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US Senate to vote on relief package as fears grow in New York

A nearly empty 42nd Street in New York City
A nearly empty 42nd Street in New York City AFP
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Washington (AFP)

The US Senate was poised to pass a massive relief package on Wednesday for Americans and businesses ravaged by the coronavirus pandemic as New York hospitals braced for a wave of virus patients.

The United States, with over 55,000 confirmed cases, has the third-highest number globally, behind China and Italy, and about half of them are in New York, the epicenter of the US outbreak.

"We still have the trajectory going up," said New York Governor Andrew Cuomo, adding that about 12 percent of the people who test positive require hospitalization.

Cuomo said health officials anticipate about 120,000 coronavirus cases coming into New York's hospitals and hospital capacity is only 50,000 beds.

The current figure is around 30,000, he added, with 285 deaths.

He said the evidence suggests that the strict stay-at-home orders in New York and social distancing measures have slowed the rate of hospitalizations.

Just over half the US population is now under stay-at-home orders as the authorities around the country seek to stem the spread of the virus.

Wall Street stocks jumped in early trading as the markets awaited a vote on the $2 trillion package hammered out by congressional leaders to boost the US economy.

The Dow Jones Industrial Average was up 2.6 percent at 21,244.77 points, the broad-based S&P 500 gained 1.4 percent to 2,482.04 and the tech-rich Nasdaq rose 1.0 percent to 7,489.38.

On Tuesday, the Dow soared 11.4 percent, notching its biggest one-day percentage gain since 1933.

- 'We have a deal' -

After an acrimonious partisan debate, Republicans and Democrats in the Senate reached agreement overnight on the relief package.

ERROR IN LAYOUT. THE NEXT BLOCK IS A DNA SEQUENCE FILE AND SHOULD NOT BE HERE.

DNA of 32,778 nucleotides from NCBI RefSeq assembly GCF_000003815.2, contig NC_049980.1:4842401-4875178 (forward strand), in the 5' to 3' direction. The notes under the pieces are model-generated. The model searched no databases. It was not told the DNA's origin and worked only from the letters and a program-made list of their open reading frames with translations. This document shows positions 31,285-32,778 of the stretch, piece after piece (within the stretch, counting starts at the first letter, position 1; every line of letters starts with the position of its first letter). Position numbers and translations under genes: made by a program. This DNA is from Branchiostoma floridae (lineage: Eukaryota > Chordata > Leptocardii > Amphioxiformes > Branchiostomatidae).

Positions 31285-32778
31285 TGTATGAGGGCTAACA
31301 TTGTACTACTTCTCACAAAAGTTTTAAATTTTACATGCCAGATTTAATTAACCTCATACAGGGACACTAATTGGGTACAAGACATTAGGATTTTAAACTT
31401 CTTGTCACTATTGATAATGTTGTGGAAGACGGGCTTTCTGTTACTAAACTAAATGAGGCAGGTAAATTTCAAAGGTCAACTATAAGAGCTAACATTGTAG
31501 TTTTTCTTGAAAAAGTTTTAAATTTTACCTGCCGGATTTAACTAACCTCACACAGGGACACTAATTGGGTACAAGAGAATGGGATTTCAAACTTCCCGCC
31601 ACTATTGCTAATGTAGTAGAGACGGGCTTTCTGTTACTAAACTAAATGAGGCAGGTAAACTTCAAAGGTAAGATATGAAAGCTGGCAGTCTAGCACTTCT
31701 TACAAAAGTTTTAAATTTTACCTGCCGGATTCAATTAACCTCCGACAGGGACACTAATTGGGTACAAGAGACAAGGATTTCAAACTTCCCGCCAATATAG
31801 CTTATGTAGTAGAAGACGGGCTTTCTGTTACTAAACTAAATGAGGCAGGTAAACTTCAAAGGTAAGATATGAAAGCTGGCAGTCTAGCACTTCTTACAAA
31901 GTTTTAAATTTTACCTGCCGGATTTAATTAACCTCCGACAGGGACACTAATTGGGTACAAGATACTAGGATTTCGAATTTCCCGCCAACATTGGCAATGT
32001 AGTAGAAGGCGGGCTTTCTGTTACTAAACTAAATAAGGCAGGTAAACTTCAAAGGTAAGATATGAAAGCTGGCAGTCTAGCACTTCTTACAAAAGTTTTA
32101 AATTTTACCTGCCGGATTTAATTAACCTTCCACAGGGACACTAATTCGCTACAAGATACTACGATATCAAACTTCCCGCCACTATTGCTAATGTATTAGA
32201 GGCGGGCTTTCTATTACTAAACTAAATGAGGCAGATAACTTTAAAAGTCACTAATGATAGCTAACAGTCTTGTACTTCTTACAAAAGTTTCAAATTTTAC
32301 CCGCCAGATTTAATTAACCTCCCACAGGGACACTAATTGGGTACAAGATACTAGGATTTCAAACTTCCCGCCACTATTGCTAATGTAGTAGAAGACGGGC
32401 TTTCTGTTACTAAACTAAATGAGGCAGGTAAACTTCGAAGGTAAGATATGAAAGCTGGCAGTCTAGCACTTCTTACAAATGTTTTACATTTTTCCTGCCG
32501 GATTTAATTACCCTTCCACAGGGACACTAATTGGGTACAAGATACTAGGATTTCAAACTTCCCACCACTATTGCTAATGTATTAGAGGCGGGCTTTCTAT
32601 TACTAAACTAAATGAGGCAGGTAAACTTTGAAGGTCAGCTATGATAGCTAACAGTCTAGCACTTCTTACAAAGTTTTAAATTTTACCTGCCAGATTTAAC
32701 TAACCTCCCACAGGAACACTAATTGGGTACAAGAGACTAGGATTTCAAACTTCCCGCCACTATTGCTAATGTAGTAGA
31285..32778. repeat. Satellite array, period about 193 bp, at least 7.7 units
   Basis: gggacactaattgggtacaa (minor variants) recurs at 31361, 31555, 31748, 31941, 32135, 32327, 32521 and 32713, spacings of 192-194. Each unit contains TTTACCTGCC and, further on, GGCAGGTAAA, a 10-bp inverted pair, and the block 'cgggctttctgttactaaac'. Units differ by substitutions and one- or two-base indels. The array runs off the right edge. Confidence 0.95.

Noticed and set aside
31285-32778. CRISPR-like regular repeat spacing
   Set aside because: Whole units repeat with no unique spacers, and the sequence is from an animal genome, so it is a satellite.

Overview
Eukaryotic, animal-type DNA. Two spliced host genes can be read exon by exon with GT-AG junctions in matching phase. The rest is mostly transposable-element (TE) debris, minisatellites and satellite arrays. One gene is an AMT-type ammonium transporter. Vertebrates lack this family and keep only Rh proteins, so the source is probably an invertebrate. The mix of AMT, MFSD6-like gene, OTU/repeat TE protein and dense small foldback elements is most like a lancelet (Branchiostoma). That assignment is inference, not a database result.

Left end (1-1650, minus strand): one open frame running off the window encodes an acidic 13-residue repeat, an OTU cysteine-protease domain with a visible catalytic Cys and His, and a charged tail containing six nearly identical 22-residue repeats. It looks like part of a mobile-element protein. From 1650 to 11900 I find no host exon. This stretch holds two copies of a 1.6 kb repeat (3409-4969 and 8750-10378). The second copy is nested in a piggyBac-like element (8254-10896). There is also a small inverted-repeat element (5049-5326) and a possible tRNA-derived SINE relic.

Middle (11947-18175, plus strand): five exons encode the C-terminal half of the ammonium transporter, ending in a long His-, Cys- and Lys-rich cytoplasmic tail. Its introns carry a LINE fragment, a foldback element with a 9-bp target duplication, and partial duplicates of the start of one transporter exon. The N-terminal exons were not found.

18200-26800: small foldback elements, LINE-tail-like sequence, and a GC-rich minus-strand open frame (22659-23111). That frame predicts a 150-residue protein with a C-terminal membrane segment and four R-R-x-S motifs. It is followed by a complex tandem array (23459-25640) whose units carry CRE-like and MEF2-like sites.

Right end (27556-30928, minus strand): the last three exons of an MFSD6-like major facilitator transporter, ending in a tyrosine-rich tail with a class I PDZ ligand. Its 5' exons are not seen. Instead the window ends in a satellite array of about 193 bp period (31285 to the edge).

"At last, we have a deal," Senate Majority Leader Mitch McConnell said, hailing the massive "wartime level of investment into our nation."

It will put cash directly into the hands of Americans hard hit by the crisis, provide grants to small businesses and hundreds of billions of dollars in loans for larger corporations including airlines.

The relief package would be the biggest emergency injection of money into the US economy in history, dwarfing even the bailouts of 2008, when a worldwide financial crisis sent the US economy into a tailspin.

The Senate was to convene at noon (1700 GMT) and vote on the bill, which will then go to the House of Representatives and on to President Donald Trump for his signature.

With infections rising from coast to coast, the Senate bill proposes around $130 billion for hospitals in dire need of protective gear, intensive care beds and ventilators.

Trump tweeted early Wednesday that four hospitals being built in New York with federal assistance "are moving along very well, ahead of schedule."

"Many additional ventilators also delivered," he said.

Trump had voiced hope on Tuesday that the country could begin to reopen by Easter but his top infectious disease advisor, Anthony Fauci, said the timetable would need to remain "very flexible."

Trump faces a reelection battle this year and his campaign has been upended by the global pandemic.

He said on Tuesday that social distancing has caused too much pain to the US economy, adding that he "would love to have the country opened up and just raring to go by Easter." Easter Sunday falls on April 12.

Later, Trump appeared to retreat from his Easter goal at a news conference alongside Fauci.

"We'll only do it if it's good," Trump said, adding that the reopening could be limited to a "portion" of the nation.

Trump on Wednesday praised Japan's decision to delay the Tokyo Olympics.

"Congratulations to Prime Minister Abe of Japan, and the IOC, on their very wise decision to present the Olympics in 2021," Trump tweeted. "It will be a great success, and I look forward to being there!"

More than 800 people have died from the coronavirus in the United States, according to a tracker maintained by Johns Hopkins University.

In the Florida tourist hotspot of Miami, beaches and parks were closed, their entrances sealed off by police yellow tape.

Docks and marinas were closed to avoid a repeat of the beach parties splashed across the news last weekend.

"It's hard when you live alone to be even more alone, but I think we're lucky to live at a time when friends are within reach on Whatsapp, said Rosa Jimenez-Cano, a 39-year-old Spaniard that has lived in Miami for two years.

"And we have a lot of digital entertainment that allows us to make this much more bearable".

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